Lear Siegler, the Santa Monica conglomerate that is fighting a $1.5-billion takeover bid by AFG Partners, has reinstated a "poison pill" anti-takeover measure.
The company said its board of directors agreed to reinstate a shareholder rights plan that it had canceled in order to merge with Wickes Cos. But last Tuesday, Wickes abandoned its $1.7-billion merger agreement with Lear Siegler because it had trouble obtaining financing.
The Lear Siegler board took the action Friday in a telephone vote. The poison pill strategy is intended to discourage unfriendly takeovers by making the company much more expensive to acquire.
Lear Siegler said the poison pill would give its shareholders the right to purchase common stock of either Lear Siegler or of any firm that acquires it at half the market price. The plan would also create a new class of preferred stock valued at $15,500 a share and entitle shareholders to buy 1/100 of a preferred share for $155.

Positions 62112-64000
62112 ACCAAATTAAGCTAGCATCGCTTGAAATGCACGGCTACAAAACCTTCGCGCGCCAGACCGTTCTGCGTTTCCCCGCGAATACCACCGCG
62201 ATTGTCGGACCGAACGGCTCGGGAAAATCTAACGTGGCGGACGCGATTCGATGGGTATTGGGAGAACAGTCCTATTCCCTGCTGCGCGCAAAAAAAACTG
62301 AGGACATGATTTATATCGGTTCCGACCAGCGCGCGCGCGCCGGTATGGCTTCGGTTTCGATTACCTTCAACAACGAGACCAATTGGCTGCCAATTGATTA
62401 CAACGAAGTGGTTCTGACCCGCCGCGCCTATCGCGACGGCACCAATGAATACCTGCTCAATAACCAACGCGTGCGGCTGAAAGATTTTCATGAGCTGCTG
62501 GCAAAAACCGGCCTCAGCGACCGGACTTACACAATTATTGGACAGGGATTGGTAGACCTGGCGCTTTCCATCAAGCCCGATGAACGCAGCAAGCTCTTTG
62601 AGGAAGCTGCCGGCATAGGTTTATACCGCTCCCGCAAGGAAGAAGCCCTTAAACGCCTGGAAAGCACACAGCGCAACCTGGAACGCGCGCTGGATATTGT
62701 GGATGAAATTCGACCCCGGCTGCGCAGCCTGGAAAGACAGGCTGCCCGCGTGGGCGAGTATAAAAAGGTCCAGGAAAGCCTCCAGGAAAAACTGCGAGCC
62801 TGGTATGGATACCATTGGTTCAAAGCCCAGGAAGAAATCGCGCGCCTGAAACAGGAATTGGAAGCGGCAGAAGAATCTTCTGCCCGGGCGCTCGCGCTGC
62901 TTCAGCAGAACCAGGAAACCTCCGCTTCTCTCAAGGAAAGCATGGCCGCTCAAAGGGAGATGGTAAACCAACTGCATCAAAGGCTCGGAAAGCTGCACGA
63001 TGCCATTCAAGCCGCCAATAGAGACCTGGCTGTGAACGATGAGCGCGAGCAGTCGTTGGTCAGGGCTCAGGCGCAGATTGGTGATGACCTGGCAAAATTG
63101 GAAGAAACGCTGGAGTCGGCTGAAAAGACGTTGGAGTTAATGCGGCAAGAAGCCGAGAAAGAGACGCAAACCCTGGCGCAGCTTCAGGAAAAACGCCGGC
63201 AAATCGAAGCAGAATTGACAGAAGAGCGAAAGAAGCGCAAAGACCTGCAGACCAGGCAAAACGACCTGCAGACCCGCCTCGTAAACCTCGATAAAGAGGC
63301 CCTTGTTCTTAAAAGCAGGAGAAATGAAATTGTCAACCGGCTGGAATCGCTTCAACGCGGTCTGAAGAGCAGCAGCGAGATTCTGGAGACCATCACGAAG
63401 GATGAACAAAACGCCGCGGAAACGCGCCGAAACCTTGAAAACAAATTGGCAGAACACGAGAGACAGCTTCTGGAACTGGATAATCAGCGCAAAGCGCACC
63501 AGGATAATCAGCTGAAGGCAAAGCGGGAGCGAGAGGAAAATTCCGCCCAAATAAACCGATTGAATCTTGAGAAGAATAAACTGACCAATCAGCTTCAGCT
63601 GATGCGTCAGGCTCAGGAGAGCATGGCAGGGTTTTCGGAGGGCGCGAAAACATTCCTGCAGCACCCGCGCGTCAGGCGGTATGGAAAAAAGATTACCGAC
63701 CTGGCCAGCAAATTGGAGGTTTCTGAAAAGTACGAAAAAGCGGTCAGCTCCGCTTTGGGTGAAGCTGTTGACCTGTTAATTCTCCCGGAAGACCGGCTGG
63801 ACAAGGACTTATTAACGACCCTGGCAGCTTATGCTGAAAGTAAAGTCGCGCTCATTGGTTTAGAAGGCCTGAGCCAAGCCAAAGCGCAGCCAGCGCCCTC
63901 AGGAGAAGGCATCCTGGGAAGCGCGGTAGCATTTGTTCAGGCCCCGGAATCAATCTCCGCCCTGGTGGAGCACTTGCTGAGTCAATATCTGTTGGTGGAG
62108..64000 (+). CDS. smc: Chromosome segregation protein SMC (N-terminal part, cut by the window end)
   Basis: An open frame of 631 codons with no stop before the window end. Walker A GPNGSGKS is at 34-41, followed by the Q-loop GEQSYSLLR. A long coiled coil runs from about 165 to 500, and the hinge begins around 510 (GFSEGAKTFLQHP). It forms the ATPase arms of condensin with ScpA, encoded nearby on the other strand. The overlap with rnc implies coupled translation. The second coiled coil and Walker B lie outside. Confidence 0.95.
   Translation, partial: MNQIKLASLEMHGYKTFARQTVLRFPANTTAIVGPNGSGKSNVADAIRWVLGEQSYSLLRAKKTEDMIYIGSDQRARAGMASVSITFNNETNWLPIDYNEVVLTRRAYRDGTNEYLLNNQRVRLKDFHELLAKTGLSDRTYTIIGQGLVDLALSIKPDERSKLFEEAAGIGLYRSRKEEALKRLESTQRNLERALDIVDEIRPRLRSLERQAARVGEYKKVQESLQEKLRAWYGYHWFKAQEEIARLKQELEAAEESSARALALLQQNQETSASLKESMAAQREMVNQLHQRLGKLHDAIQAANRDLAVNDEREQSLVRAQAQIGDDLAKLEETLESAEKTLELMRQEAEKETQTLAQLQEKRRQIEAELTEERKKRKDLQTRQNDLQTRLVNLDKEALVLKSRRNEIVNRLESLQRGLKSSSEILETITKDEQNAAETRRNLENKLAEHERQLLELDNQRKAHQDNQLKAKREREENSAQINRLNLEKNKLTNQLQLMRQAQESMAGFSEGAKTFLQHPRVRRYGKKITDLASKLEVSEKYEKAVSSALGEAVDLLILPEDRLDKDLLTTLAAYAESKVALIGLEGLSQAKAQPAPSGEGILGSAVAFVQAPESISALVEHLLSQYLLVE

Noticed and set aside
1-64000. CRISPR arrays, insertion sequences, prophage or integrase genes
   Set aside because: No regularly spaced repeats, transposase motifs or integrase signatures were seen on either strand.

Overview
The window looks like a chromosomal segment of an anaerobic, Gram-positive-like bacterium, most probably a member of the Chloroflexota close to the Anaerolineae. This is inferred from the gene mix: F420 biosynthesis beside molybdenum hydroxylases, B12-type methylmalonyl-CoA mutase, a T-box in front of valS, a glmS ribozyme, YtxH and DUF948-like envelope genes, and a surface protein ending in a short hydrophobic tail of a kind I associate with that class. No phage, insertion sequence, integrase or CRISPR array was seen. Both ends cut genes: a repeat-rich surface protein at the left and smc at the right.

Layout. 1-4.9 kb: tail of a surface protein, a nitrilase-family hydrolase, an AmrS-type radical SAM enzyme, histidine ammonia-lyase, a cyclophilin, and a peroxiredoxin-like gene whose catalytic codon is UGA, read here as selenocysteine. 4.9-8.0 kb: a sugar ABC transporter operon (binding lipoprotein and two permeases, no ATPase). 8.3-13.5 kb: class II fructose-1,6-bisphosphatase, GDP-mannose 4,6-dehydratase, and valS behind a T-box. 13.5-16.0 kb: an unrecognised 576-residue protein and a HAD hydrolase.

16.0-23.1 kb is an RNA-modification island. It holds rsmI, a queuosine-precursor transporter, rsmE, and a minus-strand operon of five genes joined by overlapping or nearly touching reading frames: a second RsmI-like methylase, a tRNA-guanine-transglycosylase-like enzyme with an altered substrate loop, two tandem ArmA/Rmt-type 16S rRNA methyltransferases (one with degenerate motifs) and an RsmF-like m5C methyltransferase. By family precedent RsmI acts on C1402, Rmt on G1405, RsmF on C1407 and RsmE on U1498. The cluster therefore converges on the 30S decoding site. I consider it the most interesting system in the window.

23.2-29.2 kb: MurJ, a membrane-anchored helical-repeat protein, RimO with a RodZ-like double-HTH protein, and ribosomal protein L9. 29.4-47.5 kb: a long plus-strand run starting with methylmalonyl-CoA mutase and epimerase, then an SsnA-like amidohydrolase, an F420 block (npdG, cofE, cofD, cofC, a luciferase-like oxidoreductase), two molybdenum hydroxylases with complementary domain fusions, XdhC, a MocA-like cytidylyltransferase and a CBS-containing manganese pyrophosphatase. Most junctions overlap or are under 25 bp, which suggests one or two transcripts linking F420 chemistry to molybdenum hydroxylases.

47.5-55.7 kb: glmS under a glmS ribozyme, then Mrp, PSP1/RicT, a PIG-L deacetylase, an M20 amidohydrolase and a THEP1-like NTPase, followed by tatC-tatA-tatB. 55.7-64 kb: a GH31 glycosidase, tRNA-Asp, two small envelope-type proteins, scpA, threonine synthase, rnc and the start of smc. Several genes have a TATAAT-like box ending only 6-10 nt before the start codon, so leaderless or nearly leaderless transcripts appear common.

The rights may be exercised only when an acquiring company accumulates 20% or more of Lear Siegler's shares or when it makes an offer to acquire 30% or more of the shares, the company said.
The measure was adopted in April but, in effect, was voided when the company agreed to merge with Wickes on Nov. 11, Lear Siegler spokesman Jack E. Cressman said.
"Now that we are not in that stance, we put the (shareholder rights) plan in place as it was before," he added.
A spokesman for AFG Partners said the partnership had no comment. AFG Partners, formed by Irvine glass manufacturer AFG Industries and Wagner & Brown, a Midland, Tex., oil and gas partnership, has offered to buy Lear Siegler for $85 a share.